Racing Forward

For one illuminating moment, the noise of thousands of fans was dwarfed by the impact of 11 words in print.

My 15-year-old daughter, sidelined by a strained hip flexor, was standing next to me at last year's high school cross-country state meet. We were rooting on her team when the program in my hand caught her eye.

"Wait a minute," she said. "82nd Annual Boys and 33rd Annual Girls State Cross Country Championships." She wrinkled her brow. "I don't get it."

I looked at her, lean and leggy in her warm-ups, cheeks tinted pink from the bracing November wind. There was so much I wanted to say.

"Girls weren't allowed to run at states until 1978. That's three years after I graduated from high school. Can you believe it?"

Her jaw dropped. "That's crazy!"

When past discriminations seem ludicrous to people today, it's a good sign that real change is sinking in. But it also makes it hard to explain the bad old days. How the careers of gifted girls — even young Olympians — ended at high school graduation for lack of college athletic programs. How a friend of mine who loved playing high school basketball finally got her dad to come to a game, only to have him snarl in disgust afterward: "You looked like an animal out there!"

Title IX slowly changed all that. The 1972 law required federally funded institutions, including public schools, to offer equal opportunities to both sexes. Before Title IX, fewer than 300,000 girls played school sports, compared to 3.5 million boys. By 2008, those numbers had risen to 3 million girls and 4.4 million boys.

Today, girls and women's sports have at last earned media attention. Watch five minutes of the fever-pitch Women's World Cup soccer matches, and it's impossible not to realize how cool it is to play like a girl.

Incredibly, this groundswell of social change escaped my notice when it began nearly 40 years ago.

As a child, I had happily taken tennis, trampoline and gymnastics lessons at the YWCA. I spent a few years in a cheerleading uniform. But by high school, my main goal in gym class was to avoid sweating.

Early on, I thought my daughter might follow a similar path. She played rec soccer and softball but seemed in it more for the social time, snacks and trophy.

Then my husband, a standout runner in high school, introduced her to the middle school cross-country program. Striding through that grassy course, her adolescent awkwardness seemed to fall away. She'd found her niche, and I entered the unfamiliar territory of young women who play for keeps.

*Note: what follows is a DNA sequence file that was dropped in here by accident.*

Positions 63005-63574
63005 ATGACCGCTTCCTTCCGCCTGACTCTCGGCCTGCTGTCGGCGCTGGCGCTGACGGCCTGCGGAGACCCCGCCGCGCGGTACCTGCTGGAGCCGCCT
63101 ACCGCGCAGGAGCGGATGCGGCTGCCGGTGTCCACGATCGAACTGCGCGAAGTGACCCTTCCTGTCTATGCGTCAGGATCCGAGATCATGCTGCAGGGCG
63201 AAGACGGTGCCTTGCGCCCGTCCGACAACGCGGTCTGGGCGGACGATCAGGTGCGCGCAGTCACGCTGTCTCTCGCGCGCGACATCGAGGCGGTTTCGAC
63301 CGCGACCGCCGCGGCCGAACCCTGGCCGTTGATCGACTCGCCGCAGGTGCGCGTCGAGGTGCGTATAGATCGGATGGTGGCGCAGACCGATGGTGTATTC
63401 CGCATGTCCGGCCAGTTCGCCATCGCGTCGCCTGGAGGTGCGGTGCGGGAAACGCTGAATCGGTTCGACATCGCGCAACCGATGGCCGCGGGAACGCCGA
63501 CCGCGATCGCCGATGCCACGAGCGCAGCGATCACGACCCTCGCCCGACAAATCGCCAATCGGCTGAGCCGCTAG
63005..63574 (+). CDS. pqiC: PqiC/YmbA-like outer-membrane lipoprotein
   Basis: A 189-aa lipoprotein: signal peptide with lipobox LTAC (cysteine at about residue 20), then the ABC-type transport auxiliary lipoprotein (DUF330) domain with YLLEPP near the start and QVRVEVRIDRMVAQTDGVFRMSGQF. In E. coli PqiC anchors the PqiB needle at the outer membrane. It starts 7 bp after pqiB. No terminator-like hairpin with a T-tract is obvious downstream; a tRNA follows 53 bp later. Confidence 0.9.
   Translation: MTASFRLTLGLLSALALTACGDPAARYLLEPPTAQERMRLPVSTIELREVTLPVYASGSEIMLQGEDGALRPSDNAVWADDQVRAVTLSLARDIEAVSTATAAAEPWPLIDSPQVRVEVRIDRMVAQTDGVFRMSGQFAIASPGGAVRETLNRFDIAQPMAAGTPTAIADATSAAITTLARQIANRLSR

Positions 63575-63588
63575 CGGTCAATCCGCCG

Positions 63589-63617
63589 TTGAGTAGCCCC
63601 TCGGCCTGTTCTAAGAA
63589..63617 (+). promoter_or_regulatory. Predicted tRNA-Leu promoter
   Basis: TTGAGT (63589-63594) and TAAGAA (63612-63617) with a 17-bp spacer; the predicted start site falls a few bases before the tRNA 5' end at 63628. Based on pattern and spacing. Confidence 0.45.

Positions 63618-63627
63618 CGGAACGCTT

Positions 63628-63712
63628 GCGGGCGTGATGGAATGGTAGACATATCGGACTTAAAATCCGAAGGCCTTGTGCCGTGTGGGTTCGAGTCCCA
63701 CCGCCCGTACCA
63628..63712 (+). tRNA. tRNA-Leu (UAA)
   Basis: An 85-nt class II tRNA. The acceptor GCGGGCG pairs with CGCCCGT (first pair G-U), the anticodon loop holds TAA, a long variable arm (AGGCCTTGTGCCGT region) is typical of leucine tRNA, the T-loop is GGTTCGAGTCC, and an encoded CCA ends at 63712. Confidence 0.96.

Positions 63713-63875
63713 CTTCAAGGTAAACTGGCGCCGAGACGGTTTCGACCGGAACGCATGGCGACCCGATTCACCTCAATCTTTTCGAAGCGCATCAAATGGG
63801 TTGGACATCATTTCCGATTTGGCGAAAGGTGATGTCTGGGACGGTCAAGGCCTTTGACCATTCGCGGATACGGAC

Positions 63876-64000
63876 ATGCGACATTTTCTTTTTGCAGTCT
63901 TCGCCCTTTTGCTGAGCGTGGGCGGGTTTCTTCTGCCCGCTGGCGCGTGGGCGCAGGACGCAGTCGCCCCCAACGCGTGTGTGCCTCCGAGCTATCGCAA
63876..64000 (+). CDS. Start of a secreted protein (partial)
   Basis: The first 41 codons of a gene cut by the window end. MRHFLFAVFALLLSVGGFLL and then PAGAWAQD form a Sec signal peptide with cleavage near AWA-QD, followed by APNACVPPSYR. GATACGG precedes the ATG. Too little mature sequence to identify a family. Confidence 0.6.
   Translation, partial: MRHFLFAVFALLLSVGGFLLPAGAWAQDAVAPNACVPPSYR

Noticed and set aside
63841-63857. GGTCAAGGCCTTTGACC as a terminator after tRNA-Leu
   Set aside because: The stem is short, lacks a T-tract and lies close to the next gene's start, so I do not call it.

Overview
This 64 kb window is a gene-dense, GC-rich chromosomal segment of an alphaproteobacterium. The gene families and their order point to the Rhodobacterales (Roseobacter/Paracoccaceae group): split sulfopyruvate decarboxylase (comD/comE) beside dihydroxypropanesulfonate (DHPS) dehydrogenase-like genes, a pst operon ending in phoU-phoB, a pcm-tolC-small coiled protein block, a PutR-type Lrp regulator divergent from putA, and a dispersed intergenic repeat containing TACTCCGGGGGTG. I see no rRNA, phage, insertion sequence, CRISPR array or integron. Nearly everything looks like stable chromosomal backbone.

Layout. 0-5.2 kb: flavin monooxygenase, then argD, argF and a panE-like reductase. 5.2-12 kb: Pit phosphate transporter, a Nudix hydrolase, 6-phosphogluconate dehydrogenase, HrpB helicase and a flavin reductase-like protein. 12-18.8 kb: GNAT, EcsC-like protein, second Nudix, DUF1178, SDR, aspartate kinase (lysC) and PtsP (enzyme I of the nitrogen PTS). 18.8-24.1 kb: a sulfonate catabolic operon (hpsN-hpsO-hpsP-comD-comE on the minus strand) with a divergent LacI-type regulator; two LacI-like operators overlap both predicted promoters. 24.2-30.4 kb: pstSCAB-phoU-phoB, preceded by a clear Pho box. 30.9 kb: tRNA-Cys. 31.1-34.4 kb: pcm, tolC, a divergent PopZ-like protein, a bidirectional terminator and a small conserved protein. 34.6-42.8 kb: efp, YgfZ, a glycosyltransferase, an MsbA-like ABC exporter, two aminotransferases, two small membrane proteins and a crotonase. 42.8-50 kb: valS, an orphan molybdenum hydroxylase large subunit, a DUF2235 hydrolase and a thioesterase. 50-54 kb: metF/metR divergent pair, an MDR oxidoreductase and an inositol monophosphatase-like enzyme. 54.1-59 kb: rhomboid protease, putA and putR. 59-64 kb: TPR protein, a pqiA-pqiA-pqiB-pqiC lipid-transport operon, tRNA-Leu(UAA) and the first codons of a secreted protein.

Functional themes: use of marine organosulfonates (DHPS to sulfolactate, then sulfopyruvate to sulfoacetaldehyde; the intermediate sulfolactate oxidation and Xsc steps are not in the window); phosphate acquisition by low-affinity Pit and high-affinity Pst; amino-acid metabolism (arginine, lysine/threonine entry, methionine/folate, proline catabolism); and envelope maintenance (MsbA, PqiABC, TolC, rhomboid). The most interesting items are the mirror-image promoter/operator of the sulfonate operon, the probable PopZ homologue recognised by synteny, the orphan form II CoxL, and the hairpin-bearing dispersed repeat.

It's an exciting, confusing ride for me. I've loved watching my college-aged son play baseball and soccer since he was 4. But with my daughter, it's more personal somehow. I struggle to maintain boundaries, rather than win or lose vicariously through every race and time trial. I remind myself: She owns the experience, not me.

I'm unsure how hard to push her. At meets, I'm the one on the sidelines cheering, "Good job, girl! Keep it up!" Her father is farther up the course, yelling, "You've got to move up now!"

Maybe I suspect that the engines of girl athletes run on different fuel. A dad who coaches girls and boys rec soccer teams explains it this way: "When you try to correct them as a group or point out mistakes, girls always assume you're talking specifically to them, and boys always assume you must be talking to someone else."

Coaches and parents tell me girl athletes respond to a blend of nudge and nurture. You can read it on their faces and hear it in their car chatter: Girls may endure coaches who berate and bully, but they don't want to perform for them. Girls want to be inspired.

As a new season hurtles forward, I'm exhilarated at watching my daughter learn through sports what it took me decades to figure out on my own: how to work hard when you really don't feel like it. How to compete fairly, fiercely, without apology, and be part of a team while aiming for your personal best. How to face a friend in a contest that both of you want to win — and stay friends. How to bear the agony of being sidelined by a setback and start over. How to lose with grace.

It's everything boy athletes have always had the chance to learn and carry forward to the workforce — and life itself.

Today's definition of beauty includes women who flex muscles and sweat, women who wear T-shirts that say, "My sport is your sport's punishment" and "The only thing that runs faster than us is our mascara."

It's only now that I truly grasp what Title IX gave young women. Watching my daughter and her teammates race past me, I only now understand what I was missing.

I call out to each of them: "Run, girl, run."

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